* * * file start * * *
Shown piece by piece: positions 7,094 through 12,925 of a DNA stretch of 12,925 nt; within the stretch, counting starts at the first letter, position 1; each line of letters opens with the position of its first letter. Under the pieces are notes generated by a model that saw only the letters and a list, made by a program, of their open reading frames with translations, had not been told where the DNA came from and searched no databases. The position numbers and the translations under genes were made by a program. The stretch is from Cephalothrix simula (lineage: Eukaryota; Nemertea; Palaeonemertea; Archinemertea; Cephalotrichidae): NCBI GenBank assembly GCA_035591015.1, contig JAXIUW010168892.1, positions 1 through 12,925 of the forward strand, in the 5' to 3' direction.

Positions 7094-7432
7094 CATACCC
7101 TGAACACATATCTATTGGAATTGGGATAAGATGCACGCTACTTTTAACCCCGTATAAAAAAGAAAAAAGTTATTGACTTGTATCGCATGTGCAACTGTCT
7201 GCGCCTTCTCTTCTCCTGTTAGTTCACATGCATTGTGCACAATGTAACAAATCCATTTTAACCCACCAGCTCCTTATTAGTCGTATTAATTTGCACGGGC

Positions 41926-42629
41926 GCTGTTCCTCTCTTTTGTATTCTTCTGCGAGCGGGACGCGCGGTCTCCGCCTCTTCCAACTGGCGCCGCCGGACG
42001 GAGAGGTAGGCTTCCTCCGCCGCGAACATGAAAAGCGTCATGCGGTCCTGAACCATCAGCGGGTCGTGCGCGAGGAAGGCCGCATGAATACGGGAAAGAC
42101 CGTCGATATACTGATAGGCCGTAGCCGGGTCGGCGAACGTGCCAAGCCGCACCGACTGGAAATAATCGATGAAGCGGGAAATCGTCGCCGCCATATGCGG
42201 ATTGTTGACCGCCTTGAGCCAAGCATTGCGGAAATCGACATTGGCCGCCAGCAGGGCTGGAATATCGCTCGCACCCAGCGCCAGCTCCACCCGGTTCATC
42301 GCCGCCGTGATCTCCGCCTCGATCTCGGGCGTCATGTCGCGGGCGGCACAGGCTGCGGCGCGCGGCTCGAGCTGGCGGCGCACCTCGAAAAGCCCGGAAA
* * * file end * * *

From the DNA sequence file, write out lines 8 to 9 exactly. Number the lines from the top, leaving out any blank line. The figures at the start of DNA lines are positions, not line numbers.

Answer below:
42001 GAGAGGTAGGCTTCCTCCGCCGCGAACATGAAAAGCGTCATGCGGTCCTGAACCATCAGCGGGTCGTGCGCGAGGAAGGCCGCATGAATACGGGAAAGAC
42101 CGTCGATATACTGATAGGCCGTAGCCGGGTCGGCGAACGTGCCAAGCCGCACCGACTGGAAATAATCGATGAAGCGGGAAATCGTCGCCGCCATATGCGG